HANOI(Reuters) -Vietnam's COVID-19 vaccination drive has been too slow in many areas, state media cited the health minister as saying on Tuesday, as the Southeast Asian nation battled its worst coronavirus outbreak yet.
Vietnam successfully contained the coronavirus for most of last year, but a Delta-driven outbreak that has infected more than 165,000 people since late April has increased pressure on authorities for a faster vaccination rollout.
"Vaccination is now a priority and urgent task for localities," Nguyen Thanh Long was quoted as saying by the Vietnam News Agency.
Data from the health ministry showed Vietnam has only fully vaccinated 700,000 people, or less than 1% of the country's 98 million people, since it launched a rollout in early March.
Seven million vaccine doses have been administered, however, though this only accounted for 42.5% of the vaccine received so far, the data showed.
The ministry of health on Tuesday reported 8,429 new infections, up from 7,455 cases on Monday, and raising the country's caseload to 170,190 overall.
The wave of infections has forced around a third of Vietnam's cities and provinces to impose strict restrictions on movement, including in the epicentre Ho Chi Minh City and capital Hanoi.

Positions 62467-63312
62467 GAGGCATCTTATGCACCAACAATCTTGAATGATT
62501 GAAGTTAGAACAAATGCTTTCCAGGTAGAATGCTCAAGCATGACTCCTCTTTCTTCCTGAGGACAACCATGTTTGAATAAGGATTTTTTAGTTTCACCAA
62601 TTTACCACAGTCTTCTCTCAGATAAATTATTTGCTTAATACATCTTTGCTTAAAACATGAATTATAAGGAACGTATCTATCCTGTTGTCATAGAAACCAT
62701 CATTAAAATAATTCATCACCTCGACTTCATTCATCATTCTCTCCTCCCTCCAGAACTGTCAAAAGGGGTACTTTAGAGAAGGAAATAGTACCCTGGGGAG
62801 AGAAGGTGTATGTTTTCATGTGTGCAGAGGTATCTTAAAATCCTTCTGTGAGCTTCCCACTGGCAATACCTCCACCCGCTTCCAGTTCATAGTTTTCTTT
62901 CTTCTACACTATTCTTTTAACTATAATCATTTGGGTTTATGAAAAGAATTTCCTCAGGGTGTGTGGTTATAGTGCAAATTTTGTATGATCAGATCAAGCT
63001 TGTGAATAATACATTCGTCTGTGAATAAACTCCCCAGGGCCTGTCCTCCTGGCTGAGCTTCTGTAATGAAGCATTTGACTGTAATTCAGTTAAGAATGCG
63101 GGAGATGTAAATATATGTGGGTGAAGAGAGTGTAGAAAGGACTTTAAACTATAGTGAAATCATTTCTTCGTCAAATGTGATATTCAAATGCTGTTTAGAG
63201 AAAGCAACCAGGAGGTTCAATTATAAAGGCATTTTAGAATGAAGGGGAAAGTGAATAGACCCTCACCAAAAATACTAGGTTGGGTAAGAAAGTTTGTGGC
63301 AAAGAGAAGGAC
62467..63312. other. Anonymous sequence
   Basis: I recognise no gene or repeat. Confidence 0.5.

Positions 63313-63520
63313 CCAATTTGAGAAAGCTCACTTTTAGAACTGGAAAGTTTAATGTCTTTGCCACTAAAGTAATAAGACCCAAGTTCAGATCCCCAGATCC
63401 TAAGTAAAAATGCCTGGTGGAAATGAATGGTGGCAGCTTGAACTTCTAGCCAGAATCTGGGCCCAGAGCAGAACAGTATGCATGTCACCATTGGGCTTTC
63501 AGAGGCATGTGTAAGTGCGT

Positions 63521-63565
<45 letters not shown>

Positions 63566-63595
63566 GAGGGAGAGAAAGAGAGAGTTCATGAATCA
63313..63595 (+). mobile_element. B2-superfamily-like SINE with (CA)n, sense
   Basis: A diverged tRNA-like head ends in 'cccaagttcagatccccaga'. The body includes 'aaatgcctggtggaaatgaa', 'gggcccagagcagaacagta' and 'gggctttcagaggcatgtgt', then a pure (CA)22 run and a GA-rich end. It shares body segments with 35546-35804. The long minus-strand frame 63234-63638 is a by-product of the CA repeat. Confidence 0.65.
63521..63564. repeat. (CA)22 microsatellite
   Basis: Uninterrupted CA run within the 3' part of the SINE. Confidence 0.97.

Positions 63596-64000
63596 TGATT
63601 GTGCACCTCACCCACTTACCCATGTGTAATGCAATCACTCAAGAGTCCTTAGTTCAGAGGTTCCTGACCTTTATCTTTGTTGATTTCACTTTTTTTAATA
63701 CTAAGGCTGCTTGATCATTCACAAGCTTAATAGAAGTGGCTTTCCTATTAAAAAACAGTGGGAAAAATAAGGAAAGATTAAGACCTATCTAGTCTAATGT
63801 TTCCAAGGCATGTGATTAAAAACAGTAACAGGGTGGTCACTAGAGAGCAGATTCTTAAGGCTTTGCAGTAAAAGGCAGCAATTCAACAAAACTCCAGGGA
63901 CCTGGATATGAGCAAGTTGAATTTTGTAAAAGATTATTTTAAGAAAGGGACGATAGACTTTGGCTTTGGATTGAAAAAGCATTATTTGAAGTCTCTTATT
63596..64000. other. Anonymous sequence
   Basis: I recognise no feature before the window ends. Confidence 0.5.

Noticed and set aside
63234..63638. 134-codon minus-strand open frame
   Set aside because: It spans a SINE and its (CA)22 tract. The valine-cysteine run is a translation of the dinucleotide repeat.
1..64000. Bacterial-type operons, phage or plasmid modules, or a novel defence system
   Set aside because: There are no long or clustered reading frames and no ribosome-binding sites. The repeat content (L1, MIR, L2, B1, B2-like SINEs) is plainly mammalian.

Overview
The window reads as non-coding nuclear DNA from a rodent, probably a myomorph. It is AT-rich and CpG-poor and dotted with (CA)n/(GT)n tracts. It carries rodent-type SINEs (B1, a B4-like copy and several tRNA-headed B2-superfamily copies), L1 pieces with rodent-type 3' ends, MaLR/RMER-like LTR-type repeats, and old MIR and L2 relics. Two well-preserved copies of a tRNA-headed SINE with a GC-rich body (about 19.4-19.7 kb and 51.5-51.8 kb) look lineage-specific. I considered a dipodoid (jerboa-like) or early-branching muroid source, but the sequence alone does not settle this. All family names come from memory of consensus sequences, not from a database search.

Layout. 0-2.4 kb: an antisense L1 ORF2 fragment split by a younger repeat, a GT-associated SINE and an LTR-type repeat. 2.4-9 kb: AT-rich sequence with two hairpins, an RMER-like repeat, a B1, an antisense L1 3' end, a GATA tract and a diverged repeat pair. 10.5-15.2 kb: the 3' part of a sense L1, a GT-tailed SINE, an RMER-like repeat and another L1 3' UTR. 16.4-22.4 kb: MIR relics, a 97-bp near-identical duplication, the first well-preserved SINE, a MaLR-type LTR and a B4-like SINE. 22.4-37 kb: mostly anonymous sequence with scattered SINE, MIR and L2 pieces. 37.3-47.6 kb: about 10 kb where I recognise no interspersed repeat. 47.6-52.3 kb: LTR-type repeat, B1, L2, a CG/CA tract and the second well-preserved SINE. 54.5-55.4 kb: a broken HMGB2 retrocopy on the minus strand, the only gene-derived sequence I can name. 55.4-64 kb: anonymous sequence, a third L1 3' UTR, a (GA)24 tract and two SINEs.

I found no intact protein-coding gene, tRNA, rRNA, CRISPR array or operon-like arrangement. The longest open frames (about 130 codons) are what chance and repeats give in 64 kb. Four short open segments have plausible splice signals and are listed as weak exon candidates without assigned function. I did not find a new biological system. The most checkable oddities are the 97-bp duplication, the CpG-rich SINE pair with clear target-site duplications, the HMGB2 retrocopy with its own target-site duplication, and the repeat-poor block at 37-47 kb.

The government last week said it would accelerate its vaccination campaign in Ho Chi Minh City, adding that "the city is switching its focus to treatment to limit the number of deaths."
The country's COVID-19 death toll reached 2,071 on Tuesday, according to the health ministry. More than 95% of the deaths were recorded in the past month.
Vietnam, which concentrated most of its resources on contact tracing and quarantining in the earlier outbreaks, is set to approve the use of Gilead Sciences Inc's antiviral drug remdesivir for the treatment of patients who have contracted the coronavirus, state media reported on Tuesday.
The country is due to receive 500,000 remdesivir vials soon and is also considering approving favipiravir, a drug which has also been shown to be effective in countering COVID-19, the health ministry said in an earlier statement.
(Editing by Ed Davies and Bernadette Baum)